"Bryan's just a guy. He's a guy with a particular set of skills, yes, but he gets punished and you see his blood, sweat and tears before he gets to the finish line. And that's what I said to Liam," Standen continued. "He said, 'Yes, that's exactly it. You're playing a man. You're playing a man with his heart on his sleeve. There's no reason for Bryan to be running up walls and spin kicking people and things and doing kung fu chops. It always has to be set in reality...You nailed it in one. Just keep that alive, and I'll be proud.'"
Mills has made quite the transformation throughout Taken's first nine episodes, honing and developing his skills alongside the OPCON group -- and learning the value of capturing versus killing their targets. Going into the season finale, however, Mills will be tested as he works to save his girlfriend Asha, who has been captured by Mejia in his attempt to escape punishment for his crimes.
"That was my MO to myself, was that it's a marathon, not a sprint. In a movie, you have a beginning, middle and end over two hours, and you just want to see your lead character kind of kick a** and take names and be the finished product. Liam Neeson's character in the film has become grizzled because of what's he's been put through over all his career. So I really wanted there to be no rush to be that man," Standen said.
"The Bryan I'm playing, he's at the beginning of his career, but he still has that forward momentum, this thing that he's born with, the desire to protect people, that instinct to always be moving forward and thinking outside the box. My Bryan is trying to figure out what he's going to do when he gets there. So he needs to be reigned in," the Vikings actor continued. "By the end of the season, which you're going to see in the finale is when he starts to become the man of the films, because you have to take him to the dark side, and see how he responds. And then my job as an actor is to pull him back from that dark side, and see how his moral compass has changed and has developed as a human being."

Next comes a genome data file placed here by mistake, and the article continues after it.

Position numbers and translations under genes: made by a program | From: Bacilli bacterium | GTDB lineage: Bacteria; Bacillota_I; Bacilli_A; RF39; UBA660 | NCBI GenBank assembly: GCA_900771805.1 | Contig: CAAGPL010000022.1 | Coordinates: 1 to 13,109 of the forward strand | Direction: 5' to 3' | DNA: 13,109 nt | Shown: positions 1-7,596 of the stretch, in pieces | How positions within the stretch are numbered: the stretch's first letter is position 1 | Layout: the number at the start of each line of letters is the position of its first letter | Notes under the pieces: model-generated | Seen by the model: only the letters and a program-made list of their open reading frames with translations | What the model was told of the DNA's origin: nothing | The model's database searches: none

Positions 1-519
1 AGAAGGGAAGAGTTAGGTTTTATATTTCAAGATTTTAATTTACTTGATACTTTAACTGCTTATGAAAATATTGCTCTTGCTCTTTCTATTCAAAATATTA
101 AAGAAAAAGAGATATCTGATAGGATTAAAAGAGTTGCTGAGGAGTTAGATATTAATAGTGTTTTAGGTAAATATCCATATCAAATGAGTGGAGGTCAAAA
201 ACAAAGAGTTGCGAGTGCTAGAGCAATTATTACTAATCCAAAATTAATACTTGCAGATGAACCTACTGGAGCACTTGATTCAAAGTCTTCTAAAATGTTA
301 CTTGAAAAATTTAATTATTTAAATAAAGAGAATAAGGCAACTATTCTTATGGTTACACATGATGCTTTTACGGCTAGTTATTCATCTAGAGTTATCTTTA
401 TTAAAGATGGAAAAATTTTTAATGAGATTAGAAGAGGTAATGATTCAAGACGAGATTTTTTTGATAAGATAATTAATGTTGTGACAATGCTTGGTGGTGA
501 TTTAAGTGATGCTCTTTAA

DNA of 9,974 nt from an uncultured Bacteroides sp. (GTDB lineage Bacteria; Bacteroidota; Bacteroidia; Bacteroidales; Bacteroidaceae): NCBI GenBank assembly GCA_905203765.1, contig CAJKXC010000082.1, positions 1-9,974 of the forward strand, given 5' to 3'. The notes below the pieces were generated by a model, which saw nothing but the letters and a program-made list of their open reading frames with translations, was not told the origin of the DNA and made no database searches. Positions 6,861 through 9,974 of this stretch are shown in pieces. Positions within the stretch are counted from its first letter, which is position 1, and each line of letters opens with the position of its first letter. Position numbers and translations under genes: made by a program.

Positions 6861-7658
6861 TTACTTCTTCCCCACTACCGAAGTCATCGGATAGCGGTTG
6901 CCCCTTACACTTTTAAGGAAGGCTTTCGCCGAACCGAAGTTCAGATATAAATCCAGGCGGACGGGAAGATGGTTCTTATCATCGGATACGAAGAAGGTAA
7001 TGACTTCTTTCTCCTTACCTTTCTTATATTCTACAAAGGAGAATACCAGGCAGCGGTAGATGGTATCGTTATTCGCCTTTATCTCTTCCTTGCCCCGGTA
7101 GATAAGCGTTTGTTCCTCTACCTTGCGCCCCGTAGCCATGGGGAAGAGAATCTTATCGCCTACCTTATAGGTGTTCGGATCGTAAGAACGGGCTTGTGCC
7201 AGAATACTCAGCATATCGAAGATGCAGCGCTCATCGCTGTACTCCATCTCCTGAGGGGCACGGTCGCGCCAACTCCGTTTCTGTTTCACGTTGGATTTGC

So does Mills' dark side mean he'll actually get to kill Mejia? Standen said not so fast.
"This is one of the scenes I've been most interested in playing in the first season, is the difference between revenge and retribution. He wants revenge for his sister's death, and he thinks, maybe subconsciously, that joining a government agency and working under the guise of a government agency will somehow switch revenge to retribution. But then things don't go his way, and when Carlos Mejia takes Asha, that's when this is the beginning of the Bryan Mills that we know and love from the films," he teased. "He has to go solo."
"You'll start to think for a season two, 'Wow, this going to be a completely different Bryan. What's Bryan going to be capable of now?'" he added.
Though a sophomore season is still up in the air, Standen's got a few ideas.
"I'm excited by the last scene that we have in season one. For me it ignites so many opportunities and makes me very excited for what the first episode of season two can be. For me, Clive as the actor and Bryan as the character, it's just the tip of the iceberg. There's so much more I can give to Bryan," he offered. "Season one is about him learning the ropes, he's on a leash. In season two, he'll be off the leash."
The season finale of Taken airs Monday at 10 p.m. ET/PT on NBC.